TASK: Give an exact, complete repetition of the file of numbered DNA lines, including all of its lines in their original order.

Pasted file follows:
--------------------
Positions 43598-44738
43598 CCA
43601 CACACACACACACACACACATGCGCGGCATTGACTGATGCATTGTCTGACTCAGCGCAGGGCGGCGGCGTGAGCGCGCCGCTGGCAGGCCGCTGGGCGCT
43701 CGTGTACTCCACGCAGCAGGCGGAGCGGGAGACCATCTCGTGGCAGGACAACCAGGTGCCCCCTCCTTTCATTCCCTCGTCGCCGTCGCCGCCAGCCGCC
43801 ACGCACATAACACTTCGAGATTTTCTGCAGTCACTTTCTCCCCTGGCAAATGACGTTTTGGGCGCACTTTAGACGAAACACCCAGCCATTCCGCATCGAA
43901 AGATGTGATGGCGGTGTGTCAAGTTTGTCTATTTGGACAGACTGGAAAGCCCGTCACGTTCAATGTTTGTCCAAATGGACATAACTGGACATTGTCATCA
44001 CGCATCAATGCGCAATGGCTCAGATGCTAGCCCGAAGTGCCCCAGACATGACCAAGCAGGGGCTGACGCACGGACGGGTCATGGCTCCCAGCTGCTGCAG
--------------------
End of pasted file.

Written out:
Positions 43598-44738
43598 CCA
43601 CACACACACACACACACACATGCGCGGCATTGACTGATGCATTGTCTGACTCAGCGCAGGGCGGCGGCGTGAGCGCGCCGCTGGCAGGCCGCTGGGCGCT
43701 CGTGTACTCCACGCAGCAGGCGGAGCGGGAGACCATCTCGTGGCAGGACAACCAGGTGCCCCCTCCTTTCATTCCCTCGTCGCCGTCGCCGCCAGCCGCC
43801 ACGCACATAACACTTCGAGATTTTCTGCAGTCACTTTCTCCCCTGGCAAATGACGTTTTGGGCGCACTTTAGACGAAACACCCAGCCATTCCGCATCGAA
43901 AGATGTGATGGCGGTGTGTCAAGTTTGTCTATTTGGACAGACTGGAAAGCCCGTCACGTTCAATGTTTGTCCAAATGGACATAACTGGACATTGTCATCA
44001 CGCATCAATGCGCAATGGCTCAGATGCTAGCCCGAAGTGCCCCAGACATGACCAAGCAGGGGCTGACGCACGGACGGGTCATGGCTCCCAGCTGCTGCAG